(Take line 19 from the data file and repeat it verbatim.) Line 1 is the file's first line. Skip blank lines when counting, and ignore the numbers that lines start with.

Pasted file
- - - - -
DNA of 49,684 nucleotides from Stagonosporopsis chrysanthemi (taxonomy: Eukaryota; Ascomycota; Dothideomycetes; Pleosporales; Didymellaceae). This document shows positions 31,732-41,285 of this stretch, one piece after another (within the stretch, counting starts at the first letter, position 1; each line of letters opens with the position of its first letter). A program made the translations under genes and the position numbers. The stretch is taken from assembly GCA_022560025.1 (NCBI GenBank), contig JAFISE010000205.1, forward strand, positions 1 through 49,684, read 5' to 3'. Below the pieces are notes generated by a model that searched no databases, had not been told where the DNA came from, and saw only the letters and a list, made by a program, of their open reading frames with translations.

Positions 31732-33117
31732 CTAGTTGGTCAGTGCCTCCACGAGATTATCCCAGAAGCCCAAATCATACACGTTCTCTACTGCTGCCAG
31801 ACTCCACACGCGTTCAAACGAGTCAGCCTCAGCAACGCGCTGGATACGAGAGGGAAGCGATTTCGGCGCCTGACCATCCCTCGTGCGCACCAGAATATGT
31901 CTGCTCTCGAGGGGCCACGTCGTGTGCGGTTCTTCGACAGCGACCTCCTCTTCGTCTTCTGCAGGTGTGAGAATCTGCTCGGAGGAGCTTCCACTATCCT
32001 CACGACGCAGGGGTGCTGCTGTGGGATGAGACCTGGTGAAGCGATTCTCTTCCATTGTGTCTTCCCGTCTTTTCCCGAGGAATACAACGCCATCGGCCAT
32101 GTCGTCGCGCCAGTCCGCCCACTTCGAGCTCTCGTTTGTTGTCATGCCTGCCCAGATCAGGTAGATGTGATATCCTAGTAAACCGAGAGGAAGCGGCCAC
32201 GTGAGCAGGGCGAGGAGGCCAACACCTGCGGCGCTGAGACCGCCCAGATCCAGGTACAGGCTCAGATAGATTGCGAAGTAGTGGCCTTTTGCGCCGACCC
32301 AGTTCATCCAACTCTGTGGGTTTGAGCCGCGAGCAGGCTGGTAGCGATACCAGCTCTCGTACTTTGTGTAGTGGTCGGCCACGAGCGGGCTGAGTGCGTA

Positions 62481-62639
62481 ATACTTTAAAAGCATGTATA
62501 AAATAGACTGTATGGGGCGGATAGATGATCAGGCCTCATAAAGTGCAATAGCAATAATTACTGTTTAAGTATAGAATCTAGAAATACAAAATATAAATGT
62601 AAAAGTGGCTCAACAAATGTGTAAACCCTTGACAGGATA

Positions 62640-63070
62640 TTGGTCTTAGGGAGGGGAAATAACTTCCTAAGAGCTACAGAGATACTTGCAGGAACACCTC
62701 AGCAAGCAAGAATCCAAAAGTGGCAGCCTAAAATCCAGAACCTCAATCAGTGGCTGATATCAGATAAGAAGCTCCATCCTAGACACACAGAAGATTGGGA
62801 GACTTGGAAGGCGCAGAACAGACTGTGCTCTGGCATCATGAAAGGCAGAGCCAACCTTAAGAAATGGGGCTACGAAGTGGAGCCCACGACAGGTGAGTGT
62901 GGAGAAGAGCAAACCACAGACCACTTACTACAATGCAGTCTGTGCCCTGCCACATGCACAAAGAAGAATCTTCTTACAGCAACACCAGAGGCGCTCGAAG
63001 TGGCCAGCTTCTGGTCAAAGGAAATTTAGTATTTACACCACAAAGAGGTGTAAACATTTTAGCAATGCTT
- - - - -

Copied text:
63001 TGGCCAGCTTCTGGTCAAAGGAAATTTAGTATTTACACCACAAAGAGGTGTAAACATTTTAGCAATGCTT